For James Hansen's Grandchildren
Lance Cash's digital photographic works seek to explore ideas of dislocation, representation and mediation with strong ethical and environmental concerns framing the content. The exploration of these ideas and concerns seeks to raise questions about the ontology of photographic representation, practices of viewing and established relationships to the assumed real world.
The large hyper digitalised prints are constructed out of photographs exclusively of the water cycle, or hydrological cycle, such as clouds, rivers, oceans, lakes, and rain. The development of the works has completely disregarded any notion of photographic truth or accurate representation of the perceived ‘real world’. Instead the aesthetic potential of digital photography is wholly embraced. The tones, textures and forms produced through progressive digital manipulation hold aesthetic priority.
Yet representation is not disregarded but is instead highly mediated. Cash uses a scientific definition of the natural world to define the subject matter of his works, but does not use any scientific methodology when producing his works. He digitally manipulates, distorts and montages the photos of his subject to reconstruct them as highly aesthetically focused works that seek to represent the continuous movement of water on earth by imitating it conceptually and visually.
The artist makes no hesitation in insisting his exhibition has been framed with strong ethical and environmental concerns about our self-destructive relationship to the planet and the impact this will have on future generations. The exhibition title refers to the 2009 book Storms of My Grandchildren by esteemed American NASA and climate scientist James Hansen. The book refers to the intensified extreme weather events that arise from the acceleration of the hydrological cycle if fossil fuels continue to be emitted into the atmosphere.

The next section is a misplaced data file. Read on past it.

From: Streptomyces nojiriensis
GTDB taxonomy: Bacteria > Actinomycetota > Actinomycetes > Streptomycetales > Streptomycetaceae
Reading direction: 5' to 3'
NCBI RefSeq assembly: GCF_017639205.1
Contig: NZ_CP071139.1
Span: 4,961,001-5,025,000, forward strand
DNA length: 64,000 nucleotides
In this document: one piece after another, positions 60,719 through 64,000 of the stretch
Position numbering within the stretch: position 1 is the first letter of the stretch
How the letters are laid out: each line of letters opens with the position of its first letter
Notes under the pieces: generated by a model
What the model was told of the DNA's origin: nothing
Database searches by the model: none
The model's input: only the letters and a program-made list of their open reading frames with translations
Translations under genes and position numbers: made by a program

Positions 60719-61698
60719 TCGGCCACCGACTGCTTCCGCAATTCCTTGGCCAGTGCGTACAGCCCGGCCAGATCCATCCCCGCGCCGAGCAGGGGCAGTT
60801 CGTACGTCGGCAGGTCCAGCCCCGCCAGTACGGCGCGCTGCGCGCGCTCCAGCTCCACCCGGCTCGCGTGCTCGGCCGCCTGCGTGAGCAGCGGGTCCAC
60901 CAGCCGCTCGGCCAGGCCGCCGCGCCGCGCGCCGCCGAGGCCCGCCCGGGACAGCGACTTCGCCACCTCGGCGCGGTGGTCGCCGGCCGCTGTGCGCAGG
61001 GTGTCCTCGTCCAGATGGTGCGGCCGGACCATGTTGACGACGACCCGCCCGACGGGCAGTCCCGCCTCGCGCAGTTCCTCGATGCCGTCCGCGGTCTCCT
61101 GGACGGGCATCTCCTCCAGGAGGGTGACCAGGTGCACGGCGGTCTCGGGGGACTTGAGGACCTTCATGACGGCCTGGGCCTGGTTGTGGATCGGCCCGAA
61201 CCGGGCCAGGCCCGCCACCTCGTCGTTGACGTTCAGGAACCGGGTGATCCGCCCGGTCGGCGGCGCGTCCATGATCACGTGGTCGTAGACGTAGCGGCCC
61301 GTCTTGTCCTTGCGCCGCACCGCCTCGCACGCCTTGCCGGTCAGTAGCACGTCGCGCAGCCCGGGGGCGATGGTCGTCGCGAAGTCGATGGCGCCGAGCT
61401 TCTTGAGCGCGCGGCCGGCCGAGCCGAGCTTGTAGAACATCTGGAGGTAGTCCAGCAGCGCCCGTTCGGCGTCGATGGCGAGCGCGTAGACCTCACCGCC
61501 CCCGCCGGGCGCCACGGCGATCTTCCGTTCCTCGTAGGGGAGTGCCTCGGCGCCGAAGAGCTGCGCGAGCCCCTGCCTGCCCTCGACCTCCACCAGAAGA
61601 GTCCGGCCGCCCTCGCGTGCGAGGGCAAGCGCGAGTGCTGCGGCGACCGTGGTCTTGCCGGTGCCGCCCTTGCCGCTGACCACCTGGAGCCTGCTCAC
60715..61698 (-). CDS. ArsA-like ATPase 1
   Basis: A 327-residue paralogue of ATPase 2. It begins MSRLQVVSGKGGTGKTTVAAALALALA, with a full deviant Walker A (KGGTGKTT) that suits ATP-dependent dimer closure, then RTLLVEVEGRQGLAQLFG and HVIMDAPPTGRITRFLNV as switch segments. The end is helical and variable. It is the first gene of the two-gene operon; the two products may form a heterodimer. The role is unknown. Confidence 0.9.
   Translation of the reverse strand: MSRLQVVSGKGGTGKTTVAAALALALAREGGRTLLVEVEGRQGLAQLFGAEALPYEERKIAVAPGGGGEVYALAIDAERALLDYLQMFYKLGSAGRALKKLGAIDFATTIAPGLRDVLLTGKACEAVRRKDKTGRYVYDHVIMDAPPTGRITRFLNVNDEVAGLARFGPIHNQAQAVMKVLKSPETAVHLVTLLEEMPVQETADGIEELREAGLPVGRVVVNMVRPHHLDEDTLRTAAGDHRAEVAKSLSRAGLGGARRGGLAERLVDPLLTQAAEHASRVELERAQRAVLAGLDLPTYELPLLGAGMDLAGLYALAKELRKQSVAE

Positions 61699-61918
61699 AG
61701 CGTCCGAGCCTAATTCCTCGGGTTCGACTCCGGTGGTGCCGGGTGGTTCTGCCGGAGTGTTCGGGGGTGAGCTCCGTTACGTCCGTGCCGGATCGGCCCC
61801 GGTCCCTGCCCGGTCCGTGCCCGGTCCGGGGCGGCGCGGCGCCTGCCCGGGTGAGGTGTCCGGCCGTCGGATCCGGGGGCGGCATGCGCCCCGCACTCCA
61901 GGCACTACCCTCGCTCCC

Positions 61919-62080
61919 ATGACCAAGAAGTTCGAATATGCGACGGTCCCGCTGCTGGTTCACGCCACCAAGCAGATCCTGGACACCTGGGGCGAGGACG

Cash argues that the way an audience interprets his dislocating photographic works parallels how contemporary New Zealanders interpret and engage with the hydrological cycle. Our daily relationship to this natural cycle and environment is highly mediated by contemporary technology, social infrastructure and cultural values. He argues that this mediation is also self-preserved; out of moral guilt, we intentionally avoid admitting the reality of our unbalanced and unethical relationship with nature. This negotiation has resulted in a deep dislocation from the scientific understanding of the natural world.
The artist will host a talk at Enjoy on Saturday, May 19, with live sound performances by Flo Wilson and Max Trevor Thomas Edmond.
Composer Jason Post will perform at the opening.